Category Good Work

American Masters: Garry Winogrand

PBS’ American Masters took a look at the life and work of Garry Winogrand and I highly recommend this – it gives a fascinating insight into his street photography and acceptance into the art world. It’s available online through May 17.

Left in the Cold

Matt Black has spent the last few years working on his Geography of Poverty project and, last month, spent time in the cold woods of Maine.

This is heart-breaking work, the physical and mental isolation of our elders is hard to process. This work – what Roger May would, I think, call Heartwork – is what we need t be doing with our tools, telling the story of those left behind.

Gordon Parks Retrospective

This short piece by Jeffrey Brown on Gordon Parks is well worth your time, especially if you are unfamiliar with Parks’ work.

Now I need to get back up to Washington, D.C. …

Calming Ways and Sharp Eyes

Over at The New York Times Lens blog, David Gonzalez looks back at the first African-American woman to be a staff photographer there. Ruby Washington, a South Georgia native, died earlier this year.

“The temperature would go down a couple of degrees because she had that nice, calming way and was nonthreatening with a ready smile,” Ms. (Nancy) Weinstock said, echoing the remarks of her colleagues on social media. “She would observe, step back a little, and she was very observant. She would see before shooting. She wasn’t one to shoot from the hip.”

Worth some time to look at her work.

We’ve Lost Marc Riboud

I don’t know when I first came across Marc Riboud’s work, but his book on China affected me deeply. It was a seemingly casual yet amazingly precise look at the country during a time when few had access to it.

Riboud passed last week at the age of 93, Oliver Laurent at Time has a look at his work.

College Photographer of the Year Call for Entries

If you’re a college student, it’s time to get your portfolio together – the entry deadline for the 73rd College Photographer of the Year competition is September 23.

There is no entry fee for this – why wouldn’t you enter?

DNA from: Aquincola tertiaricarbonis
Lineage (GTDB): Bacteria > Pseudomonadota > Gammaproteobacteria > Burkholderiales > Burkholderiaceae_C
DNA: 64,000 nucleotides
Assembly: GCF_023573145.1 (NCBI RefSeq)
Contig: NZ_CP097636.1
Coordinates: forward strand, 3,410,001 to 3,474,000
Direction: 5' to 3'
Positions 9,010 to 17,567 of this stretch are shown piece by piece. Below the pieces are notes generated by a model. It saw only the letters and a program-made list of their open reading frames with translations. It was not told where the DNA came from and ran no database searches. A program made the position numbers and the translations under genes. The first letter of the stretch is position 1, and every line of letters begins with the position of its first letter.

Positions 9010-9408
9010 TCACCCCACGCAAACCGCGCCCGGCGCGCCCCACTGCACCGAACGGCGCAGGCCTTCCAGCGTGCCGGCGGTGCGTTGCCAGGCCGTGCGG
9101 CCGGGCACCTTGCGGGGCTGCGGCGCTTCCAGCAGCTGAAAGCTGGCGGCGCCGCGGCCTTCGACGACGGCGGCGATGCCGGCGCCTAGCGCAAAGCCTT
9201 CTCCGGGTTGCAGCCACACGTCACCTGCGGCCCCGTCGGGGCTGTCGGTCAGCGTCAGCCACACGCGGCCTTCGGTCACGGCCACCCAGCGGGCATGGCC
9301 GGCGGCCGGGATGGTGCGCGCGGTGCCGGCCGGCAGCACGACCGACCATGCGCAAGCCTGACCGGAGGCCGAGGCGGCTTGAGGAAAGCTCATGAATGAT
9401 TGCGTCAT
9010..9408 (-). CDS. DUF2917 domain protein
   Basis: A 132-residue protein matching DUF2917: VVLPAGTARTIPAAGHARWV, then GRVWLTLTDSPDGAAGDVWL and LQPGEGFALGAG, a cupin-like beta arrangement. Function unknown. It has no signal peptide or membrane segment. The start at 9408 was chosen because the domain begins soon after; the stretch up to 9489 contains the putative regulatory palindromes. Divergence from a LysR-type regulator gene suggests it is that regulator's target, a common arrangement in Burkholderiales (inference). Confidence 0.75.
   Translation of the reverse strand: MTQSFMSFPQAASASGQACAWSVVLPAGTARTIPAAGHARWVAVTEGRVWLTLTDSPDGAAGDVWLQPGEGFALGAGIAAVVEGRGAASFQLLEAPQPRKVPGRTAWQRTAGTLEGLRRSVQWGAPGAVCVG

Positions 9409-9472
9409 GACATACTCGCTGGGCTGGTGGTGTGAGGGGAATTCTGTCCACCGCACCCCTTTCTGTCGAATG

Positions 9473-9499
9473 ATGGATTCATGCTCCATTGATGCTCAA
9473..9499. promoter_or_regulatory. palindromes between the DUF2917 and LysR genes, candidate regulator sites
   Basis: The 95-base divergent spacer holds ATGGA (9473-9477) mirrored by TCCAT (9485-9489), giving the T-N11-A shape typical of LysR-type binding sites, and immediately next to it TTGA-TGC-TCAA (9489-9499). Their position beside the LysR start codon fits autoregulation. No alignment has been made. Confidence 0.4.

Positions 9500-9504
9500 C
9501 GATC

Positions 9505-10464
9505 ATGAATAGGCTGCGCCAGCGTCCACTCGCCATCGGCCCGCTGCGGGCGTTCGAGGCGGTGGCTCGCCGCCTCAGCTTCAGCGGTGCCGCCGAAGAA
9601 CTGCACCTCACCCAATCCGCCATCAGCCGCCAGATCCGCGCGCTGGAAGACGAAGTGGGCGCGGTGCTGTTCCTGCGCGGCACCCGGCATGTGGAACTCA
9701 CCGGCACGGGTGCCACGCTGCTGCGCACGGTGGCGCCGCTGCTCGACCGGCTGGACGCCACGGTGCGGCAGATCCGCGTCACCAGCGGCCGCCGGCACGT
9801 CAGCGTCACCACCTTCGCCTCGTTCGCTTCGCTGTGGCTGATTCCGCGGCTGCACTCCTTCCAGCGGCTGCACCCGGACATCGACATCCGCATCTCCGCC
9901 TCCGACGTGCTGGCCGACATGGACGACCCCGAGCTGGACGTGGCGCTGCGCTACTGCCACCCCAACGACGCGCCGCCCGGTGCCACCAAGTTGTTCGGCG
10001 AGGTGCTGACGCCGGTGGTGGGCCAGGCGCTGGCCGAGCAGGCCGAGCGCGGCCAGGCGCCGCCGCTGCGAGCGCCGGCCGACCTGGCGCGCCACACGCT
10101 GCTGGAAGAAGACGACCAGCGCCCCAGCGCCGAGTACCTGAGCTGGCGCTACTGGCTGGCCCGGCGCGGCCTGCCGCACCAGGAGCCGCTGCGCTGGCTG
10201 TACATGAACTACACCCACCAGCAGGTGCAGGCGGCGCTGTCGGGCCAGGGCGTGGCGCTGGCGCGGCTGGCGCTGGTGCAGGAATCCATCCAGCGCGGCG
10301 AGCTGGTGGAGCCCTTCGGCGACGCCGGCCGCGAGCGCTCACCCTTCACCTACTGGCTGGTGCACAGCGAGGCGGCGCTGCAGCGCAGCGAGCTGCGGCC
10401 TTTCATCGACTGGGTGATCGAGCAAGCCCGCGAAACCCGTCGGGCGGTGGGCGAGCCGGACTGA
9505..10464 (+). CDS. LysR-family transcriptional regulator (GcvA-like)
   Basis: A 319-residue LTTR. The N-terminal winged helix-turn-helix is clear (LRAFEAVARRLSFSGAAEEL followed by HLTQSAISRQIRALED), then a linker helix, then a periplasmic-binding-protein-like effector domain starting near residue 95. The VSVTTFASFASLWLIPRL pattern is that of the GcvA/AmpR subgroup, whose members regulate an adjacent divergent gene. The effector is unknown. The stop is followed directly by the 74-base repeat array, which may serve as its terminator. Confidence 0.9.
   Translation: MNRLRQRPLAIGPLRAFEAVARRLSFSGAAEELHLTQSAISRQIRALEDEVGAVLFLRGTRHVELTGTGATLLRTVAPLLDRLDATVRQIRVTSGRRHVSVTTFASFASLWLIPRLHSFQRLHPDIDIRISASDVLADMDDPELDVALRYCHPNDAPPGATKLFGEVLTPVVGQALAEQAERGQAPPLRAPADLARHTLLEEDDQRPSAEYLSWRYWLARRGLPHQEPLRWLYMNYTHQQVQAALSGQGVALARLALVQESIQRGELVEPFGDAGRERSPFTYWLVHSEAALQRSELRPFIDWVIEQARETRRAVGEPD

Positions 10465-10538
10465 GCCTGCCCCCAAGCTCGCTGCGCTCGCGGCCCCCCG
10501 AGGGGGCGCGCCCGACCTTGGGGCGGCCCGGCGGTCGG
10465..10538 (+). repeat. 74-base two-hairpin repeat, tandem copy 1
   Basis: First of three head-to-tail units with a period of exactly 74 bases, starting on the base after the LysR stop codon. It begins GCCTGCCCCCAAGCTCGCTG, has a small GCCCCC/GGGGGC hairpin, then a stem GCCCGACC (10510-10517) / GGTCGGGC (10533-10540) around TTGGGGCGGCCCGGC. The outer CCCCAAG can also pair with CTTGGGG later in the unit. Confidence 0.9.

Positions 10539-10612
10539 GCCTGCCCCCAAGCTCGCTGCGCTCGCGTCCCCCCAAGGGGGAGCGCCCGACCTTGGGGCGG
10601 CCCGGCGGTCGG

“I wanted to stop her crying”

It’s an image everyone is talking about, a little girl crying as her mother is searched by U.S. Border Patrol agents. It’s an image that took John Moore a decade to make.

“I have no way of knowing if things will be okay.”

Journalism matters.

Visualizing Autism

I am going to put this right up front – I think Craig Walker may be one of the most important photojournalists of our time.

He won earned two Pulitzer Prizes while at the Denver Post, one for a story on a kid joining the Army and a second on a Marine coming back from war. This week, the Boston Globe published Raising Connor, the story of a 13 year old boy with autism.

Walker invested the time, invested the energy, invested the compassion that this story needed. It is a shining example of what Roger May refers to as heartwork.

Not noted in the story, but due acknowledgment, are the editors who gave Walker the ability to make this story happen. It is stories like this that give us a true insight into what is happening in our communities, that let us both see and feel.

Last night, I sent another group of visual journalists out into the world at the University of Georgia commencement ceremony. We talk about stories that illuminate, educate and resonate – this story is what I mean by that.

Seeing the South

I have a couple of friends, photojournalists with common but wide backgrounds, and we keep talking about doing some kind of project together. A road trip, an essay, a deep exploration of a place.

But we just keep talking about it, mostly because that’s all we have time for. And seeing pieces like this Andrew Moore gallery on the Bitter Southerner just makes me want to go even more.

Now that’s great storytelling.

Printing Out of Time

My darkroom days are, thankfully, in the past. I was never enamored with the process of photography, it was the message and meaning of an image I fell in love with. The ability to bring someone somewhere, to let them bear witness.

That said, I do appreciate the work of masters in the craft and the Cibachrome prints of Christopher Burkett are enchanting. That his days in the darkroom are numbered is, truly, saddening.